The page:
The numbers you need in your business support system


opinions expressed by entrepreneur Contributors are their own.

If you’re like most entrepreneurs, you love to build. Handcraft. Experiment. Grow. Changing the direction of your business and trying new things is natural.

It is human nature to let others carry out their ideas. But who really gets it? Being overly creative or experimental with your business can feel isolating and even stressful without the right support system.

Sometimes it feels like sharing ideas with other professionals could create competition for your ideas. Brainstorming ideas with your employees can create confusion within the organization or undermine your leadership as you may not sound confident in your direction. And no matter how well-intentioned your family or spouse may be, sometimes they just can’t help you with the nuanced details.

But being an entrepreneur doesn’t mean you have to be alone.

It’s important to have a network of people – some in the business, some outside – who challenge you as much as relate to you. Honesty is what you are looking for and if you choose the right support system, that is exactly what you will get.

Consider the following pros and cons of what you might expect from these groups in your network.

friends and family

The benefit of confiding in your friends and family is that it gives you (that all too often underestimated) emotional support for your entrepreneurial journey. These are the people who are closest to you and who you love despite your flaws.

Ideally, sharing with friends and family means you can share openly and with less fear of rejection or failure. This creates a positive environment in which to practice, brainstorm your approach to new ideas, and weigh the pros and cons of your thought patterns.

On the other hand, your friends and family may lack objectivity. Although they care deeply about you, they don’t always have the most relevant advice for your challenges. They weren’t there and in most cases they weren’t. They’re ready to cheer you on – but may have no idea how else to help you.

In situations where company-specific advice is most important, it is best to consult a mentor.

See also: How to become your own mentor


These are the people in your network who were there and did that. Mentors can also be friends or family members, former bosses, professors or industry experts that you have contacted yourself.

What makes a great mentor is someone who has seen your industry through the ups and downs or has built an empire (or cranked out a business in the past). They can be more objective about solutions to your challenges and share their own experiences from the front lines. The most connected mentors will want to see you do well and may even find joy in helping you succeed.

When reaching out to your mentors, make sure you don’t overwhelm them or exhaust their willingness to help. A mentor’s time is valuable and often has its limits, unlike your friends and family. Make sure to be organized and intentional when talking to them.

See also: 10 tips to find (and keep) the perfect mentor.

clients or customers

In a perfect world, your best bet is to reach out to your customers for support. Your customers have already voted for you financially—that is, they believed in you enough to buy your services or products. They may even have referred you to others and brought you more business.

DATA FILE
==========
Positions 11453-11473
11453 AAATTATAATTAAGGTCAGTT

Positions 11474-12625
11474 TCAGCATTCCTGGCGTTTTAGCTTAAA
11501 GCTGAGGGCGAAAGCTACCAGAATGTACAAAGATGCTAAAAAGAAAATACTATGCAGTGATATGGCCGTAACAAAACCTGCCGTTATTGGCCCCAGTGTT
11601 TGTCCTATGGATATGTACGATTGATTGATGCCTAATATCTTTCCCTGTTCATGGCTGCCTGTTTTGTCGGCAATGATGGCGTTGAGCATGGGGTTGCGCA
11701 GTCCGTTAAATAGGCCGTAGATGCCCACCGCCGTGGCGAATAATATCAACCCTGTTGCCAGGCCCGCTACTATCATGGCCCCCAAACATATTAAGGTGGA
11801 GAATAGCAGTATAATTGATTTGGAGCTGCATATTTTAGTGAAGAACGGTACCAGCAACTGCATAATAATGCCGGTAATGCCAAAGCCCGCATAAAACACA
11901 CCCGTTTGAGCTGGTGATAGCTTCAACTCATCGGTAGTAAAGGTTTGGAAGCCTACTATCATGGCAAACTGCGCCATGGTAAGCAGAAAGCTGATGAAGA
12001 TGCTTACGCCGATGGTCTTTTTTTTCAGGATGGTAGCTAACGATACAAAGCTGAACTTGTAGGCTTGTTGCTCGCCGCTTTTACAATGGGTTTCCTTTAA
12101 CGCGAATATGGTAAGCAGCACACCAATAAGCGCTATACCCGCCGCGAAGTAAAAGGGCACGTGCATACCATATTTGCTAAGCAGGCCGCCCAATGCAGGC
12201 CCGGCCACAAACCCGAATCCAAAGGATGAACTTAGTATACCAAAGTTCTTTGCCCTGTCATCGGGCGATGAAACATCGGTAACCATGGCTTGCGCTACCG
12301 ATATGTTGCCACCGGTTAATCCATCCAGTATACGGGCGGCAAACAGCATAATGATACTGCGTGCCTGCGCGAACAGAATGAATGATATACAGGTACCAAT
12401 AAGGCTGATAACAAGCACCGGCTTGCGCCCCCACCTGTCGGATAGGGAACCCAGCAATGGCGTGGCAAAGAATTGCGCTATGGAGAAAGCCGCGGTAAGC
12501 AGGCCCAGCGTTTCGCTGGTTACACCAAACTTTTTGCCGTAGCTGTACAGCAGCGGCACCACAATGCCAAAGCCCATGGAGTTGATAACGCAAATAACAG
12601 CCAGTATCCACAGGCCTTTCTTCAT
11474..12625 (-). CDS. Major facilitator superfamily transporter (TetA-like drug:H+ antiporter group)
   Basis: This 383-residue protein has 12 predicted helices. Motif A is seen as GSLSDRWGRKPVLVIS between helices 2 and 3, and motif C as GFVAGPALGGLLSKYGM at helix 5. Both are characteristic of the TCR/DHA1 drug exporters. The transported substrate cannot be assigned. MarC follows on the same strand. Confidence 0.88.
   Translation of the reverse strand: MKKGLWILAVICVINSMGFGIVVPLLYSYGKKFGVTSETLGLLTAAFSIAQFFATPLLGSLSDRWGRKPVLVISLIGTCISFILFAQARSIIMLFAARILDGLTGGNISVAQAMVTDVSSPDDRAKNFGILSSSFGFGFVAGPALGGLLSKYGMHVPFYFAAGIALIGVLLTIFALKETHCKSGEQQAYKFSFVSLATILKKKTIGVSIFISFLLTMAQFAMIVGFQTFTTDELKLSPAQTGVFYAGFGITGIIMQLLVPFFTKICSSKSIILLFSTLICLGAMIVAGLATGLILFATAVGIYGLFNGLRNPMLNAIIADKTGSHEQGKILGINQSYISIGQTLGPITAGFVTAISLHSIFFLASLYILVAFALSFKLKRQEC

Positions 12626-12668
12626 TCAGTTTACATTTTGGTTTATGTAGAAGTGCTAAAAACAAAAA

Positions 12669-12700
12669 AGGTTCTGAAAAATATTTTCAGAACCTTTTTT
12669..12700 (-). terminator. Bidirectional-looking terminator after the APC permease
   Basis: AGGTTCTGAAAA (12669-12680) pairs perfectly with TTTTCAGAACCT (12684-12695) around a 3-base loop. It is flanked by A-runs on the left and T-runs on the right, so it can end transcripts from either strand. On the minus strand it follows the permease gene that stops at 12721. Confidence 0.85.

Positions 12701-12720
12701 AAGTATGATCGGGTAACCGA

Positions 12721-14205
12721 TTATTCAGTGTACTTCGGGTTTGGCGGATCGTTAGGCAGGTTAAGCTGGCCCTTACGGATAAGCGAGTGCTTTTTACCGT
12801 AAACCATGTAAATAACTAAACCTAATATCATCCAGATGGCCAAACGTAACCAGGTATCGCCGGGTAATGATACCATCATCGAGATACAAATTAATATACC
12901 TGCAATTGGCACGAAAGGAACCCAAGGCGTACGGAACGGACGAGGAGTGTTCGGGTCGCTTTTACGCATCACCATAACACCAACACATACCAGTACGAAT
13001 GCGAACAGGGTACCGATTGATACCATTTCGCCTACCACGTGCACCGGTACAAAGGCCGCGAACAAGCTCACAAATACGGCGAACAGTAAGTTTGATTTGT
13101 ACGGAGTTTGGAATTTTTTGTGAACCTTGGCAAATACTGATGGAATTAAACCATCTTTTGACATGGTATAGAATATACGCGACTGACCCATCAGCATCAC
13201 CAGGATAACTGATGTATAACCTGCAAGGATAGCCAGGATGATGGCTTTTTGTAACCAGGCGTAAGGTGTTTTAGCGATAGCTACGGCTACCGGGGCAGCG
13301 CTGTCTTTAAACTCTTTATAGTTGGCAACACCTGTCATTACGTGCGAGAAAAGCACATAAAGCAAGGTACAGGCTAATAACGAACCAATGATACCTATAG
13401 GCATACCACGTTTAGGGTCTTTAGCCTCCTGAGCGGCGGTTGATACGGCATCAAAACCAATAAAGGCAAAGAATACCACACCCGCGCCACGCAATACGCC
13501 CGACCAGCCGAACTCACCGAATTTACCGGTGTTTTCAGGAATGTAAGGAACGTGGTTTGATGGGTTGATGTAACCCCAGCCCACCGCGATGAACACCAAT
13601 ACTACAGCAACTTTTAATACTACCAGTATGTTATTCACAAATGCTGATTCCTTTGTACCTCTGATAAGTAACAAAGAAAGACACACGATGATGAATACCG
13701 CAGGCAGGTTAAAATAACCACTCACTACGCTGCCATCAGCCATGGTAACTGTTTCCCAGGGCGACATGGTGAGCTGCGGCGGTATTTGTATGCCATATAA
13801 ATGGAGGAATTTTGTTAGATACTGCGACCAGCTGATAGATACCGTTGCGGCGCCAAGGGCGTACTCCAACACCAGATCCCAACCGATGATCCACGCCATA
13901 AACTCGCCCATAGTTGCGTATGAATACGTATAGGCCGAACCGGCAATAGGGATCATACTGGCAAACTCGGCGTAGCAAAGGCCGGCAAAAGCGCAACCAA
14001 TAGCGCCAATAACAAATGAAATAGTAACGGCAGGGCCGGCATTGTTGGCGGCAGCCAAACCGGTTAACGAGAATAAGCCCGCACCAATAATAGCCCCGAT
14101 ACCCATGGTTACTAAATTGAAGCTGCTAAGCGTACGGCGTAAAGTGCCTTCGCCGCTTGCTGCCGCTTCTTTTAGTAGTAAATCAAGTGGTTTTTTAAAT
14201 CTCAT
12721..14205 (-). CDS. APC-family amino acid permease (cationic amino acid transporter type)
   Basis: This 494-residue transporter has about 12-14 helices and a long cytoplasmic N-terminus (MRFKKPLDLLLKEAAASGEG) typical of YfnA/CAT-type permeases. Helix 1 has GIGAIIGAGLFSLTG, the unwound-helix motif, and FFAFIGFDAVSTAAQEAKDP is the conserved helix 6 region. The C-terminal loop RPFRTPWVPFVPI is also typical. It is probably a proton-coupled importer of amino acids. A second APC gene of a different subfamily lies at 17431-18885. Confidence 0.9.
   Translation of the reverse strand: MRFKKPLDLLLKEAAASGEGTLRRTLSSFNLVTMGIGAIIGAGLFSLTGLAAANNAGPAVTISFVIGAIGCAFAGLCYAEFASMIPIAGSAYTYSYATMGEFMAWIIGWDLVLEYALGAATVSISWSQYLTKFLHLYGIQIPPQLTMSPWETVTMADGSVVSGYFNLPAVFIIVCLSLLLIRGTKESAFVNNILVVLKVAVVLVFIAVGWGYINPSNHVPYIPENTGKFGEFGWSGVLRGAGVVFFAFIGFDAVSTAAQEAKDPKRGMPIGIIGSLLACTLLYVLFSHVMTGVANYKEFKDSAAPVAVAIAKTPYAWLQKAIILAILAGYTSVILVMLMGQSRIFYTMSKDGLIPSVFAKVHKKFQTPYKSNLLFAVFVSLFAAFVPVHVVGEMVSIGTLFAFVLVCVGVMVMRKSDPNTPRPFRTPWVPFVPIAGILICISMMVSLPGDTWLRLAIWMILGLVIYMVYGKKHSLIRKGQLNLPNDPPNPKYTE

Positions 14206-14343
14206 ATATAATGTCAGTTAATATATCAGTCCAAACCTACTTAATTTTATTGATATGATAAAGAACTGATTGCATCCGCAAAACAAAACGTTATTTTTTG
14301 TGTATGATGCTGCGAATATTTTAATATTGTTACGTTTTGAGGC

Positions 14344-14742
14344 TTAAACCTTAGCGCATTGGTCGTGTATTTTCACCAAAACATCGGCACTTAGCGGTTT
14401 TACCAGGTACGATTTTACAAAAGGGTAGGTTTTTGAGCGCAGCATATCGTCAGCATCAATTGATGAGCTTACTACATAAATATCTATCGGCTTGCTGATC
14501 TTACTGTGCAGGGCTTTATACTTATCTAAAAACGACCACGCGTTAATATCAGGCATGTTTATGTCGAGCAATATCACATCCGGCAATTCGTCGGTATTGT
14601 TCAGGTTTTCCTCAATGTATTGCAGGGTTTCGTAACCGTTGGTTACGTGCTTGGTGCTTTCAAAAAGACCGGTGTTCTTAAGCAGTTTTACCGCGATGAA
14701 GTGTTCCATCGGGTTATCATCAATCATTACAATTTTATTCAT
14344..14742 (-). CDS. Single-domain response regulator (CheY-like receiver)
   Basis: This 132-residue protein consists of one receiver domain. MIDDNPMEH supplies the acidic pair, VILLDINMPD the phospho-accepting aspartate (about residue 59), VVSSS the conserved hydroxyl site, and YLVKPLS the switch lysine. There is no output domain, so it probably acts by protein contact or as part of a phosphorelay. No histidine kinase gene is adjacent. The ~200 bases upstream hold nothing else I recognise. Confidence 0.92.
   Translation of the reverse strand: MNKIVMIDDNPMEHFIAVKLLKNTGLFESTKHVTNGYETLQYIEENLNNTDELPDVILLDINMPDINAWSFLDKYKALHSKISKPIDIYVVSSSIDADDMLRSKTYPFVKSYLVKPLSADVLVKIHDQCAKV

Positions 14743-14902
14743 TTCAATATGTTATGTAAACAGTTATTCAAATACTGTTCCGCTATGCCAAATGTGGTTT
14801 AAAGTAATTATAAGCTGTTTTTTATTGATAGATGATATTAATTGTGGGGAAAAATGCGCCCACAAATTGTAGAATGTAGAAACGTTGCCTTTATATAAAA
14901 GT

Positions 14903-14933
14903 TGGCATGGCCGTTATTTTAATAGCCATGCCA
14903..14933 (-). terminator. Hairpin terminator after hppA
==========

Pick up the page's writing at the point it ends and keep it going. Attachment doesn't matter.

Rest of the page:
When you have a good relationship with your customers, they share their own needs and wants—and their feedback can help you improve your business or validate new ideas you have.

Your customers often know more people like themselves, and confiding in them could open up more potential deals for you, especially if they had a say in your business operations. You could confide in your customers and build advocates at the same time.

In many ways, customers also know your product inside out and the real-world implications of any changes you might make. As the most “connected” to your support system, they also have the most unvarnished opinions, especially if they’ve seen the impact of the service or product themselves.

On the other hand, beware of taking too much advice from clients. Sometimes they ask too much and offer ideas that actually only improve your business for themselves. Experimenting too much can dilute the appeal of your business and result in diminishing returns.

How to set up your support system

In your early days as an entrepreneur, you’ll likely start with friends and family as you become more comfortable sharing your business. At the same time, you should start reaching out to other business owners either through your local community, on LinkedIn, or by reaching out to some of the Entrepreneur contributors on this site to build your mentors.

Keep in mind that your mentors will likely change as your business grows. Someone who helped you in the beginning may not be as helpful as your business grows. So make sure that finding mentors is not a static process.

Over time, you will have customers to turn to for feedback and support. Similar to mentoring, remember that you shouldn’t confide in the same group of clients over and over again. You need to be diverse and speak to many different types of customers at different stages to avoid outdated information that can stall your growth.

Finally, remember: do not be afraid. Sure, you’re a little crazy being an entrepreneur. It is not easy. You take risks to live a fuller life. That takes courage.

It can certainly be an isolating experience as an entrepreneur, with feelings of being misunderstood or alienated. This need not be. Taking risks and disrupting the status quo is something everyone in business should do – just make sure you can turn to others along the way.

Related: 4 Benefits of Finding a Mentor


Comments are closed.